The Chief Supply Chain Officer is tasked with predicting demand and adjusting allocations in every channel, as well as integrating warehouse and transport processes for optimal delivery to the organization's customers. But are the CSCO's pain points being adequately addressed?
Now more than ever, supply chain leadership is crucial to a company’s business strategy.
Diversifying supplier bases can reduce risk, provide massive cost savings, allow companies to quickly offer new products and find sources of innovation through closer supplier collaboration.
Faced with pandemic restrictions such as the need for physical distancing, supply chains allow organizations to quickly pivot to different modes of product delivery, writes Sam White of Argentus, Canada’s leading supply chain recruiting company, in an article for supplychaingamechanger.com.
“Over the past few years, we’ve seen the gradual elevation of supply chain experts into leadership roles at organizations. Most famously, Apple hired Tim Cook – a brilliant supply chain mind – to replace Steve Jobs when he passed away. General Motors elevated Mary Barra to CEO, recognizing the value that a true supply chain leader provides,” White writes.
Still, he observes, not enough companies have C-level supply chain officers.
Indago, a supply chain research organization, noted that only 21 percent of its member respondents in a 2020 survey had a chief supply chain officer (CSCO), but 38 percent said their companies had a supply chain executive with comparable C-level role responsibility.
A high 41 percent of respondents said they work in organizations where supply chain leadership is not represented at the C-level. Also, 44 percent of those surveyed said that supply chain is only rarely or sometimes involved in executive-level decisions and strategic planning.
In other words, while the supply chain function was represented at the executive level for a majority of the survey respondents, the role is far from ubiquitous.
Which could be a mistake, since a recent survey by Supply Chain Canada showed 72 percent of organizations faced some sort of supply chain disruption as a result of the COVID-19 pandemic.
These companies are facing disruptions in international supply due to border restrictions, restricted freight capacity, changing demand and consumer patterns, and the need for new means of product delivery to accommodate physical distancing, among other major challenges, White writes.
“More than ever, companies need to develop their Supply Chains into a key strategic function, if it isn’t already. Supply chains need to become more resilient, more diversified, with better systems to offer visibility into every step of the process. Those of us in the industry have known this for years, but it’s never been more clear that the transactional C-suite view of supply chain as ‘the people who move the stuff to market’ is extremely outdated. In today’s environment, supply chain is the vanguard of profitability and brand,” White adds.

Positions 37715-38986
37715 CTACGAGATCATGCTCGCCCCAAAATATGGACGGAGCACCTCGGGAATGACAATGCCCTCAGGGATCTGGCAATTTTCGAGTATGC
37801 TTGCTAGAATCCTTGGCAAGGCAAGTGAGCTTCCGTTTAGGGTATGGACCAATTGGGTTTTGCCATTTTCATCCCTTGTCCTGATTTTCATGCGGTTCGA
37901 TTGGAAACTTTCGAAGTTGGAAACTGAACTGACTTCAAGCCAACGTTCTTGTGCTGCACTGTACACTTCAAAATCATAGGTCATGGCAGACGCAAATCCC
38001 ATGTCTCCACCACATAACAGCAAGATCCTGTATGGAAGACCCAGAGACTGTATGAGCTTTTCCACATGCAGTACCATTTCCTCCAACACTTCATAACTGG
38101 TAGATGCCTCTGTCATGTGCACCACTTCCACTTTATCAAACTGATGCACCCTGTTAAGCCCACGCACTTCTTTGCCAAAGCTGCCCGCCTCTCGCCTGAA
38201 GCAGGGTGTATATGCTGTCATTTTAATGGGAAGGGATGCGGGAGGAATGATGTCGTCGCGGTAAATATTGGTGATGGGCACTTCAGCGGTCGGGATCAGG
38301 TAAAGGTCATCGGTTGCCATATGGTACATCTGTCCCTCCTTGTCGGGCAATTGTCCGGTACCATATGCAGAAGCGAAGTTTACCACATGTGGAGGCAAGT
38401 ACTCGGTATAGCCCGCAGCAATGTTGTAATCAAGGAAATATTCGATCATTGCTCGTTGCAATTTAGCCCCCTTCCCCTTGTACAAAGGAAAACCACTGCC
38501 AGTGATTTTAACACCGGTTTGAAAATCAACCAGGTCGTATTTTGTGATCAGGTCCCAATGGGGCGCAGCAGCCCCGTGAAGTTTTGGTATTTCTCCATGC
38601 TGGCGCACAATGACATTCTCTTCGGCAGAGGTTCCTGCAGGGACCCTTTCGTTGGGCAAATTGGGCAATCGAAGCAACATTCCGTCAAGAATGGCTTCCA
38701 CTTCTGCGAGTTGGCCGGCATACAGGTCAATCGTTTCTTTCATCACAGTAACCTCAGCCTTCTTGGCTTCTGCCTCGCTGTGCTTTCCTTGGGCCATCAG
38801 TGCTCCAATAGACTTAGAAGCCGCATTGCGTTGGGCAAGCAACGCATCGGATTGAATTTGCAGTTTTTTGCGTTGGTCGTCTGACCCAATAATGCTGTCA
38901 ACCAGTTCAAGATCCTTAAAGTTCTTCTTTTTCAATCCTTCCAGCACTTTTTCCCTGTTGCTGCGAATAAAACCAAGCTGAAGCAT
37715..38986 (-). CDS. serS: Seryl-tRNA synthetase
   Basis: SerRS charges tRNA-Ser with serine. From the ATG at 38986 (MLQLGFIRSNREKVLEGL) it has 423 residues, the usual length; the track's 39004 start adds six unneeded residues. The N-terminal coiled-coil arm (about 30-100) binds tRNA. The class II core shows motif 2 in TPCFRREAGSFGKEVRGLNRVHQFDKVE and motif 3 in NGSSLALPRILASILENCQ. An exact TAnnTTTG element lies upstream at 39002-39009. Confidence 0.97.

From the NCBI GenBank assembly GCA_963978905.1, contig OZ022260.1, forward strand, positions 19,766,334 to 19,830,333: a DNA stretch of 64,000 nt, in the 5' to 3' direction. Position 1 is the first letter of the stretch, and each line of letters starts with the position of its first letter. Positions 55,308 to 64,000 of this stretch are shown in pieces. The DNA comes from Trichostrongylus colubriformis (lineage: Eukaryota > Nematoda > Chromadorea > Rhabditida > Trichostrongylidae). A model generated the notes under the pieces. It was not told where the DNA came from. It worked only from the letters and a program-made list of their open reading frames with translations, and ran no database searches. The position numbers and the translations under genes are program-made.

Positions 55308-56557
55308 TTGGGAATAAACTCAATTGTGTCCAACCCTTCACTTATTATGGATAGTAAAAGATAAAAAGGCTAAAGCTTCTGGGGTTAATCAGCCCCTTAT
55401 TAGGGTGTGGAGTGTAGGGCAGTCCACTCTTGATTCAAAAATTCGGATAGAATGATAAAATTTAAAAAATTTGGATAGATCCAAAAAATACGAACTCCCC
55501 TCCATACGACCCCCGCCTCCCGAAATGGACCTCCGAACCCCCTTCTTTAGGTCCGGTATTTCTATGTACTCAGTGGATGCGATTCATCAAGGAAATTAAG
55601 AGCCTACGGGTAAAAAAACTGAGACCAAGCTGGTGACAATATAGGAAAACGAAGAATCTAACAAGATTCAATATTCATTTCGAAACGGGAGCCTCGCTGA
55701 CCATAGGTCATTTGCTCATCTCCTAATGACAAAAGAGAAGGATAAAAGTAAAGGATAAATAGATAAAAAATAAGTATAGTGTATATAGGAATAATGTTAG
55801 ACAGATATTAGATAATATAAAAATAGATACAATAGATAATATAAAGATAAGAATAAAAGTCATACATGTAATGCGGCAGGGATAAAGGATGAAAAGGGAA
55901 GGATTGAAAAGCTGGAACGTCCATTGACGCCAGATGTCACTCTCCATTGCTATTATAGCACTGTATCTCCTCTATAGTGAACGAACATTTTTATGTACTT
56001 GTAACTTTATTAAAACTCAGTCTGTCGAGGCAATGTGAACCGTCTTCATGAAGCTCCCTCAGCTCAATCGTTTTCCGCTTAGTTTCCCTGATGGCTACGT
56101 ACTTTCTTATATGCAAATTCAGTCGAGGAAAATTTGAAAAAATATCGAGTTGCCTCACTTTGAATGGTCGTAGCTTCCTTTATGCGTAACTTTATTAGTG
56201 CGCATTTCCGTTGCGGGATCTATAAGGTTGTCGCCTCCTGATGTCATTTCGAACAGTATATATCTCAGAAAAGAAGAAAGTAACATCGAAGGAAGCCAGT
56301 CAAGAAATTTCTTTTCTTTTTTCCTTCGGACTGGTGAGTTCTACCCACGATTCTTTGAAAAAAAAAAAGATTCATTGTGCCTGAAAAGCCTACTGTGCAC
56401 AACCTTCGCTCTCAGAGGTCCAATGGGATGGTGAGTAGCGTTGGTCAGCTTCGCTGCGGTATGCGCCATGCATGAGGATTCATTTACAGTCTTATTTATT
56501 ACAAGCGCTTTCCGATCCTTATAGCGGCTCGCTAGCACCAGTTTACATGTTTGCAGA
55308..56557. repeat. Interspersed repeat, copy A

“Organizations need a leader who can break through individual silos in the supply chain and stitch together everything from supplier development, to new product development, manufacturing, to transportation, to last mile logistics, with a holistic, 360-degree view that embraces big data and emerging technologies like automation and IoT,” he continues.
“Supply chain touches every corner of an organization, and the people who can deliver this immense promise are most successful when they’re most empowered.”
Part of this empowerment is using the right tools, such as cloud-based supply chain management (SCM) software. Cloud-based SCM solutions make it possible to closely track a product throughout its lifecycle. Cloud-based supply management can also cut down on lost product as it can locate a shipment during any stage of transport.
It also enables supply chain officers to make quick decisions and communicate effectively if there is a need to reroute a misdirected shipment. Most significantly in times of rapid change and network disruptions, cloud-based systems offer real-time accuracy and 360-degree management of the entire supply chain process.
Scalability, immediacy, cost containment, efficiency, accessibility, flexibility and optimization. These are key advantages that cloud-based SCM systems can bring to the C-level suite.